With the recent news that US Postal Service losses in 2011 have been far greater than expected – They're now losing more than $3 billion per fiscal quarter – and with the continued decline in mail volume, it seems only a matter of time until Congress takes the austerity stick uses it to beat the agency half to death. Your anecdotal experience is probably enough to explain why; try to think of the last time you received mail that wasn't garbage. If I didn't occasionally buy something off eBay that arrived by mail, credit card junk mail is the only thing I would ever receive. The Postal Service is unlikely to disappear, but it is highly likely that we won't recognize it in a few more years. Post offices will be closed and consolidated, delivery will be limited to a few times per week in some areas, and the agency will devote even more of its resources to shipping packages as opposed to carrying letters.

    In honor of the long history of the USPS (and its predecessor, the Post Office Department originally headed by Ben Franklin, here is a random, hopefully entertaining list of interesting postal trivia and oddities I've amassed over the years.

    – As of 2011, the USPS still delivers mail regularly via mule train on one route. An 8-mile trip to the bottom of a canyon to deliver mail to Havasupi Indians in Arizona occurs weekly. Mules, people.

    – Although it has been a source of controversy, the most expensive mail route in the U.S. continues as the only one with delivery solely by air. Once per week a subcontractor, who is paid over $50,000 annually in the contract, flies mail to 20 cabins and ranches in the Frank Church Wilderness Area in Idaho. (The cuts referenced in this NPR story were later overturned by the Postmaster General).

    – The Zip Code 48222 is a boat on the Detroit River called the J.W. Westcott, which deliver mail to passing ships without either vessel docking. WTF. I have never understood this. But it exists.

    – The longest daily rural mail route is 148 miles long and snakes through rural northwestern North Dakota. It serves less than 100 addresses over that vast distance. North Dakota is not a very exciting place, is it? And I bet the letter carriers draw straws to avoid this route.

    – The very first daily, day-and-night transcontinental air mail route – from NYC to San Francisco – was established in 1924. The plane stopped between 12 and 16 times for fuel. Air travel has changed a lot, hasn't it.

    – Zip Codes rise as one travels west. The highest, 99950, belongs to Ketchikan, Alaska, home of the infamous "Bridge to Nowhere" that became an issue in the 2008 election. The lowest, 00501, serves a single IRS office building in New York.

    – The Pentagon has six Zip Codes. For a single building. The World Trade Center had one as well. Until 2008, Chicago's Merchandise Mart also had its own (60654).

    – Marc Chagall's painting "Study for Over Vitebsk" was stolen the Jewish Museum in New York in 2001 and found in a Topeka, Kansas dead letter office. Legally, dead letters are the only kind of mail that can be opened by the Postal Service in an attempt to determine the intended recipient. Or to discover priceless art.

    – Loma Linda, CA has no Saturday delivery but is the only municipality with regular Sunday delivery. The town has a large percentage of Seventh Day Adventists, including among its postal workers, who will not work on Saturday.

    – The Post Office Department, forerunner of the USPS, had a seriously awesome logo:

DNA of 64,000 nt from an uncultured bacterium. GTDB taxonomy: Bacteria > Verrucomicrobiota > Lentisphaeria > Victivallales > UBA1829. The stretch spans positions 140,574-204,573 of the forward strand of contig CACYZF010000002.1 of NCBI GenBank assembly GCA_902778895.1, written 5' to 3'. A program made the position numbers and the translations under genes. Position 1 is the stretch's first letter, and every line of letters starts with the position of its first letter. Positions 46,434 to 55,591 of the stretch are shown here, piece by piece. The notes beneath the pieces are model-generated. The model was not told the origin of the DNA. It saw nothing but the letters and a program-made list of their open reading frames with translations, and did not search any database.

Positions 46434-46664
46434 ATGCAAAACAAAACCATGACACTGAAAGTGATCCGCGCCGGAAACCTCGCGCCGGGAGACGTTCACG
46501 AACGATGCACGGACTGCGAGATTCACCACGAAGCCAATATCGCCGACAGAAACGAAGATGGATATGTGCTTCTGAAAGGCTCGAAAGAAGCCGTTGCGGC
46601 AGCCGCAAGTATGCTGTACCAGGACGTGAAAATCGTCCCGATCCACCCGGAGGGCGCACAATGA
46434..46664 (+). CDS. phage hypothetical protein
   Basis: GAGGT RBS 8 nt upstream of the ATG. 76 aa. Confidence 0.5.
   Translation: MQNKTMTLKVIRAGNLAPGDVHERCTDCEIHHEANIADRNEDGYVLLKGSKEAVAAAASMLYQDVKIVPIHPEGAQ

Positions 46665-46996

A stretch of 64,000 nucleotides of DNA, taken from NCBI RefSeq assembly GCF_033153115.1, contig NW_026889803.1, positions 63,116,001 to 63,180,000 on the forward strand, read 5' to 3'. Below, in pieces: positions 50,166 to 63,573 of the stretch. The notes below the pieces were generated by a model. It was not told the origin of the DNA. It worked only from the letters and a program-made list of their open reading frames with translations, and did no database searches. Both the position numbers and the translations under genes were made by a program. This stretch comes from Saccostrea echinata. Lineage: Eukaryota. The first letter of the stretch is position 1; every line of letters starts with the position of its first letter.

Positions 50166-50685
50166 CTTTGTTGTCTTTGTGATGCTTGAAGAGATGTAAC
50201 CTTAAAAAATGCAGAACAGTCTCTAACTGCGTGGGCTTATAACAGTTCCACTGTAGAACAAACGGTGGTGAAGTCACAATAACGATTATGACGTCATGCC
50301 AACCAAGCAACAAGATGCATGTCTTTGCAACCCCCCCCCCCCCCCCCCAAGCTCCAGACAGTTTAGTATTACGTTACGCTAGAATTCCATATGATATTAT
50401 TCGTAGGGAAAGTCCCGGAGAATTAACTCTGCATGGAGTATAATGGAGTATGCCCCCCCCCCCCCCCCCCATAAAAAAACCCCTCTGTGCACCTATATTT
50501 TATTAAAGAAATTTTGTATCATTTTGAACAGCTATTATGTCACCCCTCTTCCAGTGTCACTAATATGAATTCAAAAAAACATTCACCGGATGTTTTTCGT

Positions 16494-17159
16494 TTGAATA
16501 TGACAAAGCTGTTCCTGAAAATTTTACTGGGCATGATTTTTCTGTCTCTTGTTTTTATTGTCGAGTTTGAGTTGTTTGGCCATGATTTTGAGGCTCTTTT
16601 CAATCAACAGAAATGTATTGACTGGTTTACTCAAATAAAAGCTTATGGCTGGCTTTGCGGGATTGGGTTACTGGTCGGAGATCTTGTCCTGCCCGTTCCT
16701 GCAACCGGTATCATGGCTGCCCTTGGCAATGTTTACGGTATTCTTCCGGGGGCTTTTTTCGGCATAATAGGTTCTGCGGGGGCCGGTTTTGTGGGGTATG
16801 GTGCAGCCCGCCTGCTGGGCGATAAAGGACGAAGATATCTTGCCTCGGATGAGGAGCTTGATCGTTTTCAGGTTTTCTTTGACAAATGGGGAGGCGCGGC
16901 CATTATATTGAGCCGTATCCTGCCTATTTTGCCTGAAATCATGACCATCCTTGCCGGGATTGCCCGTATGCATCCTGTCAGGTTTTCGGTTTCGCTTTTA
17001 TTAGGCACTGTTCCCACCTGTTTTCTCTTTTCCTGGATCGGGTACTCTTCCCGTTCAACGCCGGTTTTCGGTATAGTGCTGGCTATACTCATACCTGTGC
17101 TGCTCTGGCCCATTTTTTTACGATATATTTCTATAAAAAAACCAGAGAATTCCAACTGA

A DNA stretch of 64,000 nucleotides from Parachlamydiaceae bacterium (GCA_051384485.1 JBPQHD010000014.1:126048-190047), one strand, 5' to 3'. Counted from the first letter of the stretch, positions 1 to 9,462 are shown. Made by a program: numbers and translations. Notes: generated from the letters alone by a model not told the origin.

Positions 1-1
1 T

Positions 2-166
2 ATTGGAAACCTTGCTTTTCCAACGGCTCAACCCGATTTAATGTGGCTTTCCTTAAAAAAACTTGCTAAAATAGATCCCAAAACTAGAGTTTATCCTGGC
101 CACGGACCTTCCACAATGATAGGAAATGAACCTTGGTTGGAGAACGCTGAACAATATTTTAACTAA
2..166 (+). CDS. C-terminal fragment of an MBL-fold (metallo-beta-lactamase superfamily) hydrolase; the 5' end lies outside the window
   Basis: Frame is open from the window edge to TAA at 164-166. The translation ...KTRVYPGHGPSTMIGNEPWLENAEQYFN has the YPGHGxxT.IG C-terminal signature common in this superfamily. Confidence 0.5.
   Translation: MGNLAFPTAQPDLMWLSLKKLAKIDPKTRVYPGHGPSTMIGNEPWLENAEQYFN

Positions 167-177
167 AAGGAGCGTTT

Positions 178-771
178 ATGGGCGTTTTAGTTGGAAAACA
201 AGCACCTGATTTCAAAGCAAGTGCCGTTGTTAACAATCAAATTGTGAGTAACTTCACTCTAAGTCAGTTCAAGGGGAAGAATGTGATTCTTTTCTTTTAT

– In the 19th and early 20th Centuries, mail was delivered several times per day. In major cities like New York, deliveries in business districts took place almost continuously during the day. Wall Street and Lower Manhattan were the last areas with two-per-day delivery, which ended in 1990.

    – For the last 20 years, new USPS employees have seen a training video starring one of the most famous fictional mailmen, Cliff Clavin of Cheers.

    – Mail delivery to and in Alaska is a major drain on the USPS. With a poor road network and low population density, it has hundreds of towns to which mail must be flown daily.

    – The largest USPS facility in the country by far is Chicago's main post office / sorting facility. It is so large that Interstate 290 travels underneath it at one point. Most of the complex has been abandoned for years. Daley wanted to turn it into a casino.

    – A little girl was mailed from Grangeville, Idaho to her grandparents in Lewiston in 1914. A cooperative postmaster invoiced the child as a "48 pound baby chicken", two pounds under the 50 limit on mailing live poultry. Rather than being sealed in a box, the address was pinned to her dress and she rode with the mail carrier in the cab of the delivery vehicle.

    Feel free to add your own trivia or relay some amusing anecdotes. Before we forget all of this stuff.


    Let's get right to the point today: So what ever happened to that whole Tea Party thing? Anyone notice how it just sort of, you know, disappeared?

    In 2009 they were highly visible, achieving commendable turnout at a number of rallies thanks in part to promotion on conservative websites, talk radio, and TV. In 2010 they were organized enough to defeat numerous high profile or incumbent Republicans in congressional primaries. Their anti-incumbent and pro-Republican leanings no doubt influenced the outcome of last year's general election as well. As a social movement, if it can be so called accurately, it was stunningly successful, accomplishing almost all of its fundamental goals. They moved Obama and the Republican establishment to the right. They elected a coalition of amateurs, ideologues, and zealots to Congress. They brought the "liberal" Obama agenda of 2009 to an effective halt.